The cards drawn and as identified are the actual cards from the Lesson 1 reading experience. For those who are more familiar with tarot techniques, basically what I did was first have her select her significator card, perform the Opening of the Four Worlds from the First Operation of the Opening of the Key, and then from the card pile she found her significator, draw three cards at random and perform a three-card past, present, and future reading.

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If you’re at all curious how I might teach Lesson 1 of Beginner Tarot, here it is, as a downloadable PDF.

Download “Beginner Learning and Teaching of Tarot: A Socratic Method” (PDF)

Waite-Smith Tarot Keywords Study Deck

10/06/2016 Update: I have exciting news to announce soon enough! For the time being, I’ve de-activated the zip file download link in anticipation of the cool news to come! All my love.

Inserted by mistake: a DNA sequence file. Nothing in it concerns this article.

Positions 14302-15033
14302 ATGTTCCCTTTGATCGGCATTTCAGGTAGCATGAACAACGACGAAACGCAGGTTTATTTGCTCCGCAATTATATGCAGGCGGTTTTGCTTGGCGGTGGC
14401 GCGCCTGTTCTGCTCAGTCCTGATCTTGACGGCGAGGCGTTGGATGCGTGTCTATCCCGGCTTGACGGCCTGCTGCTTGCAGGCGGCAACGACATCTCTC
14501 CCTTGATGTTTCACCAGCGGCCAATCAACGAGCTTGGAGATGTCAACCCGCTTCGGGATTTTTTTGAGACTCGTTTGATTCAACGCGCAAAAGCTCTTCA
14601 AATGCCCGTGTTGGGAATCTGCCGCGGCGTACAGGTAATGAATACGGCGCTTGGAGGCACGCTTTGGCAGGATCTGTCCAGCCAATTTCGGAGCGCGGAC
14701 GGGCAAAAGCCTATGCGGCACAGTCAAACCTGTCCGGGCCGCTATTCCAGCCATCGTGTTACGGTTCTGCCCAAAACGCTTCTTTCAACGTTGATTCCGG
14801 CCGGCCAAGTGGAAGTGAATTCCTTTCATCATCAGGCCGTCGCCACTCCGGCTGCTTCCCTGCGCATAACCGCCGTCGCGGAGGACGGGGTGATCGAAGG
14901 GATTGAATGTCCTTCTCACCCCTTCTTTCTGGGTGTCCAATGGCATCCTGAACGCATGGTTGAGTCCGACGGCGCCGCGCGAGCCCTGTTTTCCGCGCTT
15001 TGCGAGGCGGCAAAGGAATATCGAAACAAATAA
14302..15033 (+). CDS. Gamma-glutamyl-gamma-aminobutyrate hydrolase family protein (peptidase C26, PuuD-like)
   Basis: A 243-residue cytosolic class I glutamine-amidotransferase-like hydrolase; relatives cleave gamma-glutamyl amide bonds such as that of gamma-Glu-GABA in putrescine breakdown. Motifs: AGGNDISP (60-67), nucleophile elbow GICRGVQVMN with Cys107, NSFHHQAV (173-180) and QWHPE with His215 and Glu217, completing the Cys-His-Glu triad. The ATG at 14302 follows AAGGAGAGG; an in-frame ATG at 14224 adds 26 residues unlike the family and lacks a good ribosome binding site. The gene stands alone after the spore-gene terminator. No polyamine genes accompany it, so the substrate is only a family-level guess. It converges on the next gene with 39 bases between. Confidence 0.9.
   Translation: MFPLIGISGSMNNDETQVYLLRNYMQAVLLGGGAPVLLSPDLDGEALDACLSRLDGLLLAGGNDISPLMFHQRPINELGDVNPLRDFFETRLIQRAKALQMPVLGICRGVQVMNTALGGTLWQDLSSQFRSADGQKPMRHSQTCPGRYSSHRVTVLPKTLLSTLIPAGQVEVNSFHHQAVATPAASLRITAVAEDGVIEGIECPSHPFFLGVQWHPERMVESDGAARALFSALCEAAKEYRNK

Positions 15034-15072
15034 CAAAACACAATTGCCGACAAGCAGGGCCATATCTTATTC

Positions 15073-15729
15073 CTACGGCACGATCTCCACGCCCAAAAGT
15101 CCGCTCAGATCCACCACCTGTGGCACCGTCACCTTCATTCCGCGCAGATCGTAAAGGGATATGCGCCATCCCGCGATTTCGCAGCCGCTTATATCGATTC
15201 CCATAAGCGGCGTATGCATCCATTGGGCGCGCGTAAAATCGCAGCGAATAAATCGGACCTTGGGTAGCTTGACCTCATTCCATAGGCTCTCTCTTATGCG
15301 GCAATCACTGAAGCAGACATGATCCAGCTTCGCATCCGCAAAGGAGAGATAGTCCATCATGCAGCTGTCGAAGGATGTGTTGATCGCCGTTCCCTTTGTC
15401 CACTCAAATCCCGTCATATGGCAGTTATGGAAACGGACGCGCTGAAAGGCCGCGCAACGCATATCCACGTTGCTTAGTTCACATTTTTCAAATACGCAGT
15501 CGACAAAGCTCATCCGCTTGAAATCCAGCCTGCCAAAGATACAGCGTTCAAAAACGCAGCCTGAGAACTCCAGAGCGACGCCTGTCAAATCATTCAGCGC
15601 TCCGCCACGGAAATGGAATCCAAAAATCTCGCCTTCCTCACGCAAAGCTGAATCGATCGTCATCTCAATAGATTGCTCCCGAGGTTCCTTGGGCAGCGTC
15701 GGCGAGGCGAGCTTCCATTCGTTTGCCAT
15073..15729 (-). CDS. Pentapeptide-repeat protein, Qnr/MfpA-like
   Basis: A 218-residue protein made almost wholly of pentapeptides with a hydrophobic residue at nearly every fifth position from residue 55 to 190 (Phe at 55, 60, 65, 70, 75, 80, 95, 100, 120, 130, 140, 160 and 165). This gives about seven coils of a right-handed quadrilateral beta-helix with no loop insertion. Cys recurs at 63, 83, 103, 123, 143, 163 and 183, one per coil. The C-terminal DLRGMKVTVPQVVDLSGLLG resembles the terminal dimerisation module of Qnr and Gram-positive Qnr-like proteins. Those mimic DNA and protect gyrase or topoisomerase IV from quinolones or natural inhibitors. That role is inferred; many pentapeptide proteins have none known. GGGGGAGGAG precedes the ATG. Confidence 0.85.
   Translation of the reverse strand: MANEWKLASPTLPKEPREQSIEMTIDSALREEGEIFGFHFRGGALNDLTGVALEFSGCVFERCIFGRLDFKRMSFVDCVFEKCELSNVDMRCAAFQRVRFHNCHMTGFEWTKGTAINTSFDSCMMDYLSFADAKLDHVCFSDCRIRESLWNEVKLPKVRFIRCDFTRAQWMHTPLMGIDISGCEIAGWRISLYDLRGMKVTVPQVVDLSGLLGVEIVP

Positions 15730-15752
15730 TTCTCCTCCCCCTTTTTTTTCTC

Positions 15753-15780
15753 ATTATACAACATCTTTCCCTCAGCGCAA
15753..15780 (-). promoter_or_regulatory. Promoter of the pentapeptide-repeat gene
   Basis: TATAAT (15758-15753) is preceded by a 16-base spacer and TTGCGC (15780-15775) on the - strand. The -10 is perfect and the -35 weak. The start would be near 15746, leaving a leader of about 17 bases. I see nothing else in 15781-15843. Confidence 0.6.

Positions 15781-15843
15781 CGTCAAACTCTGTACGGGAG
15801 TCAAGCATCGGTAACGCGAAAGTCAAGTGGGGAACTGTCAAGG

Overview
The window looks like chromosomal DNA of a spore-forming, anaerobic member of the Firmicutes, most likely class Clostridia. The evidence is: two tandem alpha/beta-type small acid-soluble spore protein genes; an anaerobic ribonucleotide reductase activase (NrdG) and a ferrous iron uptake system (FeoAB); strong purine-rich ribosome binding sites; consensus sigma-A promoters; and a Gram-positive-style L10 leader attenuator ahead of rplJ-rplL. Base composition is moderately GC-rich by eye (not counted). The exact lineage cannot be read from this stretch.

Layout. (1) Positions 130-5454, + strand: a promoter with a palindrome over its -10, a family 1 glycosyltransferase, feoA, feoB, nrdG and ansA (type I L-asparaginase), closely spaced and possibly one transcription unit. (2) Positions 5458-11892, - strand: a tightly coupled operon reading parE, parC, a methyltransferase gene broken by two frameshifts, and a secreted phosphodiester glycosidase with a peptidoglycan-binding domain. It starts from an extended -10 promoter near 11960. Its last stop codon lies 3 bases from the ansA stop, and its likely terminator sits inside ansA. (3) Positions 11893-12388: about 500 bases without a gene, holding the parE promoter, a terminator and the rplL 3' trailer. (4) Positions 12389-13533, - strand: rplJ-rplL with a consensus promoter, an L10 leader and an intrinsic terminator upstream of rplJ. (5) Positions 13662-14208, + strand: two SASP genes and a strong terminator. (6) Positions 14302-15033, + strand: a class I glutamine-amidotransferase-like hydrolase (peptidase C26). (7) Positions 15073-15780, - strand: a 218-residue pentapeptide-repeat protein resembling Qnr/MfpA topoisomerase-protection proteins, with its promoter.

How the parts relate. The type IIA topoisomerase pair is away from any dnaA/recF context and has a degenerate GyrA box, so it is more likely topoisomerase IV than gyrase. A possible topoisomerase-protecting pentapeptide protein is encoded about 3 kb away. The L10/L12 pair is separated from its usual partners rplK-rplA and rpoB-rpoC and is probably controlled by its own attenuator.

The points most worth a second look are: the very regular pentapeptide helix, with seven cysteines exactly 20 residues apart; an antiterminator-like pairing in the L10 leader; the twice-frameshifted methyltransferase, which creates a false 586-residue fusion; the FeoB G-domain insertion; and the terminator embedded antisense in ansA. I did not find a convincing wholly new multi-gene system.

10/08/2016 Update: Read about the exciting announcement of a new deck to be released here.

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I don’t know how you feel, but I really like how this deck looks.

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And the card backs. I love the card backs. Oh, wait you probably can’t see it that well in the above pic. Here you go.

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Two versions. Two different card back designs. Two different sizes. I like the big one better. That’s the black one above on the left, at 3.5″ x 5.75″.

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This is the second version. Can you spot the difference? One has astrological/elemental correspondences in the top corners and this one above does not. There is a third version, too, but we’ll get to that.